Self-soothing is an essential skill for your child to learn to help them get off to sleep and sleep independently. Whatever your child’s age, the best way for your child is to go down awake and settle on their own. In addition, if they wake up at night, they may make a few noises, move and then return to sleep.

the importance of self soothing

My sleep clinic is full of parents of children spanning many age groups who have yet to learn how to self-soothe. In today’s blog ( this is Part 1, I will write another about the next steps soon), I will talk about the importance of your child being able to self-soothe.

Why is self-soothing important?
1. It helps your child to be separate and feel safe. For me, sleep is the first separation following birth, so it can be not very comforting to think that your child is leaving the world awake and has to let go. Our feelings of letting go may challenge us at these times. I found that this is especially true of parents who have experienced a death of a parent when young (It’s miserable that, as a culture, we associate sleep with death; someone who has died is now asleep forever) or more day-to-day activities such as being at work, loneliness, etc.

Human babies need and depend on their parents for a very long time compared to other mammals. We often want to attend to their every need; however, if we attend very quickly to every need or feeling in our child, they will not develop the capacity to manage and develop inner resources. It may then lead him to think that he is not separate. This does not mean you should let your child cry it out. Crying it out does not help your child feel contained either, and in my experience, crying it out does not support many parents either. Be gentle, and do try my top tip.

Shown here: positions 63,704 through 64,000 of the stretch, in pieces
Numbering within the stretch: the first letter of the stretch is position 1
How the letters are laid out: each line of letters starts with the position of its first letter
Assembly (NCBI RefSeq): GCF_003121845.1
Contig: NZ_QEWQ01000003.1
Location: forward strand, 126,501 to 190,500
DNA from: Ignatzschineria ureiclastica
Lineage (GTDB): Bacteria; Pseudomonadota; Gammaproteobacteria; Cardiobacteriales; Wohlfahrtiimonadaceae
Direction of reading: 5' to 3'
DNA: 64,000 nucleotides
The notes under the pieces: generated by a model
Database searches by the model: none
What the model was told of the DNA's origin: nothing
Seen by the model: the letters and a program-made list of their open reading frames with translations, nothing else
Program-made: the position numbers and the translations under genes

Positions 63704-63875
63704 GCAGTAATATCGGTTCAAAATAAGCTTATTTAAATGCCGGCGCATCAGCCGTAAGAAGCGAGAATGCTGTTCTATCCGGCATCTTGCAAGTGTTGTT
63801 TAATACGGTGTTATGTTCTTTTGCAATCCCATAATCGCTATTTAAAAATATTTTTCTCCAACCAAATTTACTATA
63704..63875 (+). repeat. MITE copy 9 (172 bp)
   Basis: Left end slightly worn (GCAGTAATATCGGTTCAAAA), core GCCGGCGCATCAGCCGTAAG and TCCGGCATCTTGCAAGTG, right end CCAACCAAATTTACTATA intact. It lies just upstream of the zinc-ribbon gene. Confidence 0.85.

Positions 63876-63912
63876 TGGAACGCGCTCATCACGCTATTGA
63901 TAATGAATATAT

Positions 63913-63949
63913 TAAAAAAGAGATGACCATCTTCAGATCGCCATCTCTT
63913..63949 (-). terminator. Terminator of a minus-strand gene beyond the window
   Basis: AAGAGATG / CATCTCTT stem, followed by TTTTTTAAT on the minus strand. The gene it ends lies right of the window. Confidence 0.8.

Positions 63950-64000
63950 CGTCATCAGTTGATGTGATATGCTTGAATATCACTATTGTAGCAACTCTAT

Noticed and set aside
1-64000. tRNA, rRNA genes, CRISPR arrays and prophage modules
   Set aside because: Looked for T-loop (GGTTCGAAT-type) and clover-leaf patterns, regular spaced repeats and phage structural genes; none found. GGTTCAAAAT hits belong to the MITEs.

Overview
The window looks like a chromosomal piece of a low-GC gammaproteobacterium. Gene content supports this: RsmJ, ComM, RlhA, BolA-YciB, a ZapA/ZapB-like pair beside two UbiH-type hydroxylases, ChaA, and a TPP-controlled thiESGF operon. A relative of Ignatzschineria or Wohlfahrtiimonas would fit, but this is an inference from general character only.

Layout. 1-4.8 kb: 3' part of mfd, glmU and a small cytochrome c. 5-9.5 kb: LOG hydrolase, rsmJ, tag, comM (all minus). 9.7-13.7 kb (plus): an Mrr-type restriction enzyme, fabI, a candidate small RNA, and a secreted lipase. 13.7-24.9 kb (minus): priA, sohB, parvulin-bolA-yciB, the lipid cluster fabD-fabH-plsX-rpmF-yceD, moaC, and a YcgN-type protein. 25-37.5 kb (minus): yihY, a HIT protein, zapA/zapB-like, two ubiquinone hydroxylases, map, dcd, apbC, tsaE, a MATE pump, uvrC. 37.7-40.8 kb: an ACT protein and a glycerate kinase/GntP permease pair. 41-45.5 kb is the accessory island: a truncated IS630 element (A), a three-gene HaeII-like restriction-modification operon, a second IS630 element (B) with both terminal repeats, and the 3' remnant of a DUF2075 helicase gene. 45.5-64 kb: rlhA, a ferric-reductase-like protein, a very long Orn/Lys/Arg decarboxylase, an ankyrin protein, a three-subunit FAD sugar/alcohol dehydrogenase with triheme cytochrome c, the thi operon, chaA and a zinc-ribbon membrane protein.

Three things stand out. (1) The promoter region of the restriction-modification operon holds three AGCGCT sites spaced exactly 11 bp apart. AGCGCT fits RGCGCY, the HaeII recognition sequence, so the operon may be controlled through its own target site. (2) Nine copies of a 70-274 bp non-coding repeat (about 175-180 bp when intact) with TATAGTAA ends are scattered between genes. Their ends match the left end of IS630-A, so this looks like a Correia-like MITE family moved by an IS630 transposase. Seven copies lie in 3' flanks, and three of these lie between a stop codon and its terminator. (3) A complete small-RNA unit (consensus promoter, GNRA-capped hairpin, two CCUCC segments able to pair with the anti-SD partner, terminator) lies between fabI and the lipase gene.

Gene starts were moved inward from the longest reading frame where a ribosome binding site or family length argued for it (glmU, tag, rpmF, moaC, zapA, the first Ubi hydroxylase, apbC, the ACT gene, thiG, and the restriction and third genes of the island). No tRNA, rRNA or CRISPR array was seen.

Top Tip. The idea of a gap between a cry and a whimper may be challenging to manage, allowing a little space between. This will gently help your child to experience some frustration or anger. If it is a challenge for you to let go, then sometimes we need a dad or another to help to support you and manage the gap and separation.

the importance of self soothing in children

2. If your child can self-soothe, they will experience good quality sleep. Now researchers say that poor sleep quality, and disruption of the deep, restful sleep known as slow-wave sleep, both play a crucial role in poor cognition, memory and longer-term Alzheimer’s

3. A 35-minute tops bedtime is good for you as a couple; drawing it out for hours does not help anyone. Children are at the centre of our lives. However, it’s essential for them to feel that their parents have a relationship. This creates an idea of positive relationships in the future.

4. Self-confidence as they can develop some capacity for internal resources. This will, in addition, set the long-term ability for emotional regulation.

5. Prevention of insomnia at a later stage

6. Prevention of poor sleep health difficulties such as obesity, diabetes, anxiety, and depression. The majority of evidence suggests the relationship between sleep problems and anxiety and depression is strong and goes both ways.

In my next blog, Part 2, I will offer some tips on how to help your child self-soothe, gently preventing distress.

You may be rocking, lying, or even driving your child around right now, so contact me for a sleep consultation to help your child learn how to self-soothe and check out further resources on my sleep consultation page.

With love Catherine

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